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Education and Services Cut While California Squanders Funds Prosecuting Medical Marijuana Providers

Rich 2011-02-07 0 comments

By Catrina Coleman

Medical marijuana patients show up for court support in Long Beach to show solidarity for medical cannabis providers who cared for patient's safe access. (Photo credit: Steve Bee)

LONG BEACH, CALIFORNIA – Outraged California citizens want to know why the state, in a time of severe budget cuts, thought it wise to spend upwards of a million dollars investigating, raiding, and prosecuting two legal medical marijuana providers.

In December 2009, just five weeks after a lengthy legal ordeal that culminated with a California court finding him in complete compliance with state medical marijuana laws, Joe Grumbine found himself staring down the barrel of a loaded gun during a terrifying SWAT style raid involving drug sniffing dogs, helicopters, and 120 armed officers storming 17 locations including homes, businesses and two medical marijuana dispensaries.

Fifteen people were arrested, but more than a year later only Grumbine and partner Joe Byron face actual charges.

Despite requests from the Long Beach City council and countless concerned citizens for an audit, no figures have been forthcoming on exactly how much the taxpayers are shelling out to prosecute these men  who have no prior convictions and whose only crime is supplying medicine to sick people as outlined under California state law.

Members of The Human Solution, a nonprofit grass roots cannabis education, advocacy, and patient support group founded by Grumbine estimate the tab will ultimately reach upwards of a million dollars.

“Of course this is rough guess based on the limited information we have, but when you start to look at all the time, energy, resources, and components that went into this prosecution, it’s mind boggling how much was spent… a police helicopter  costs taxpayers about $400.00 an hour to operate, and the raid took 10 hours.  A fully outfitted police helicopter costs the taxpayers about $5 million dollars.  Is using them to chase medical marijuana patients really the best use we have for these machines?”

Included in the estimate is the cost of the actual SWAT raid involving 120 armed officers on hazard pay,  the helicopter and its  pilot and co-pilot traveling hundreds of miles to raid 17 separate locations, the cost of specially trained drug sniffing dogs and their handlers, not to mention the expense of arresting, incarcerating, and processing the fifteen people arrested that day through the system, only two of whom face actual charges. Then taxpayers can figure the state spent a minimum of 600 man hours of pre and post raid investigation, not to mention the salary and expenses of the district attorney and his support staff.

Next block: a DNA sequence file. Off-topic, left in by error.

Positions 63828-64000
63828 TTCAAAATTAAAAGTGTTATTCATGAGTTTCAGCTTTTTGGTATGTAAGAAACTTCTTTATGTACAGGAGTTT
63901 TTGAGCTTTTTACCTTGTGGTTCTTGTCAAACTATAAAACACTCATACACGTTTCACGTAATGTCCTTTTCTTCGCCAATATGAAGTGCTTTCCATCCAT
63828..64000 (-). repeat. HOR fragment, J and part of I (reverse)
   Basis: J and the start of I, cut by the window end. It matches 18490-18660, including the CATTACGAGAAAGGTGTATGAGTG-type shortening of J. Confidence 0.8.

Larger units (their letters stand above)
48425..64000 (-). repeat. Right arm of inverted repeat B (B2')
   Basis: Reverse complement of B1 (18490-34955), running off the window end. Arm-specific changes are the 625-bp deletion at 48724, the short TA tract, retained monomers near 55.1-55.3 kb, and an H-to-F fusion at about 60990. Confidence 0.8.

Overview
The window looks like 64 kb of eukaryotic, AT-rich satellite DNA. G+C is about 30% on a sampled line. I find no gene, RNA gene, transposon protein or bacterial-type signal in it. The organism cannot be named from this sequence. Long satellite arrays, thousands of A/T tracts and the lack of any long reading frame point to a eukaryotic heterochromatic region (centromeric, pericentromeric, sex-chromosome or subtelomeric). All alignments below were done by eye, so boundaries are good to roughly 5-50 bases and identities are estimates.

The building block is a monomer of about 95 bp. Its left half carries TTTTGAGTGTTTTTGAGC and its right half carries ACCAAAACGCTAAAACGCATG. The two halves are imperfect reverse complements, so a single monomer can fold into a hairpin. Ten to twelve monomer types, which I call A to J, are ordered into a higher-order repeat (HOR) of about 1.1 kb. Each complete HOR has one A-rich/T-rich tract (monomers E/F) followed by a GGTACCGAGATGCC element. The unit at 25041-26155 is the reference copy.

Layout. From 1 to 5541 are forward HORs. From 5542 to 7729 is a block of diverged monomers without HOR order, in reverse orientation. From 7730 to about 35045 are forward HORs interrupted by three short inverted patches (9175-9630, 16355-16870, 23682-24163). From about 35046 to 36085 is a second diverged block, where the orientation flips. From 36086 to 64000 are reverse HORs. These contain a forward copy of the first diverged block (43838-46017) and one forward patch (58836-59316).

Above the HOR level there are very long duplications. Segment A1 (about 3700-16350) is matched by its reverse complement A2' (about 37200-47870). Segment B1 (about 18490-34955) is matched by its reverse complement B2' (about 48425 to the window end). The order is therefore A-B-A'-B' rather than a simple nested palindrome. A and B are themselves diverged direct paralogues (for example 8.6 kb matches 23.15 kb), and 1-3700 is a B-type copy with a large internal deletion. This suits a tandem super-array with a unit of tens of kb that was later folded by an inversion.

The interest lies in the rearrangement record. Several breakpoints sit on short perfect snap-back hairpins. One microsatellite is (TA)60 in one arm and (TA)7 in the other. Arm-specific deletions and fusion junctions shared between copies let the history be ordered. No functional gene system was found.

Since charges have finally been brought against Grumbine and Byron over a year later, there’s also the cost of the two bail hearings that have already taken place in which taxpayers paid the bill for prosecuting attorneys, police witnesses, bailiffs, judges and other court personnel, as well as the cost to incarcerate the two men until they could come up with the exorbitant bails imposed on them (120K and 300K respectively, more than LA County recommends for rapist, kidnappers, and child molesters).

The public can now look forward to opening their wallets again to pay for a preliminary hearing expected to last in excess of two weeks and after that a lengthy jury trial.  When it’s all over the likely outcome is that Grumbine and Byron will be found innocent of all charges.  But the burden of fighting the legal system to prove their innocence has already nearly bankrupted them.

Long Beach resident Cheri Sicard finds the waste of resources taking place in her city shocking.  “I just read in the local paper that Long Beach is forced to lay off 429  teachers and close two schools due to budget cuts,” says Sicard.  “How many teachers salaries could have been paid with the money wasted on prosecuting these two medical marijuana providers?  No matter how you feel about the issue of marijuana, that just doesn’t make any sense.”

Los Angeles District Attorney Steve Cooley, who is going after Grumbine and Byron with full gusto, recently was quoted as saying “there is no room in the jails for them,” referring to current prisoners that are to possibly be transferred into the Los Angeles prison system, throwing into question why Cooley would have the state’s taxpayers house legal medical marijuana providers while claiming there is no more room in our jails currently.

Citizens outraged over government waste as well as those supporting safe access for patients to medical marijuana overflowed the courtroom at Grumbine and Byron’s November 2009 bail hearings.  Many more are expected to attend the start of their preliminary hearing on February 7th at Long Beach Superior Court in room 206 at 9am.  Members of the media and the public are encouraged to join them.

The Human Solution is a nonprofit, grass roots organization providing education and support to medical cannabis patients, providers, and the community at large.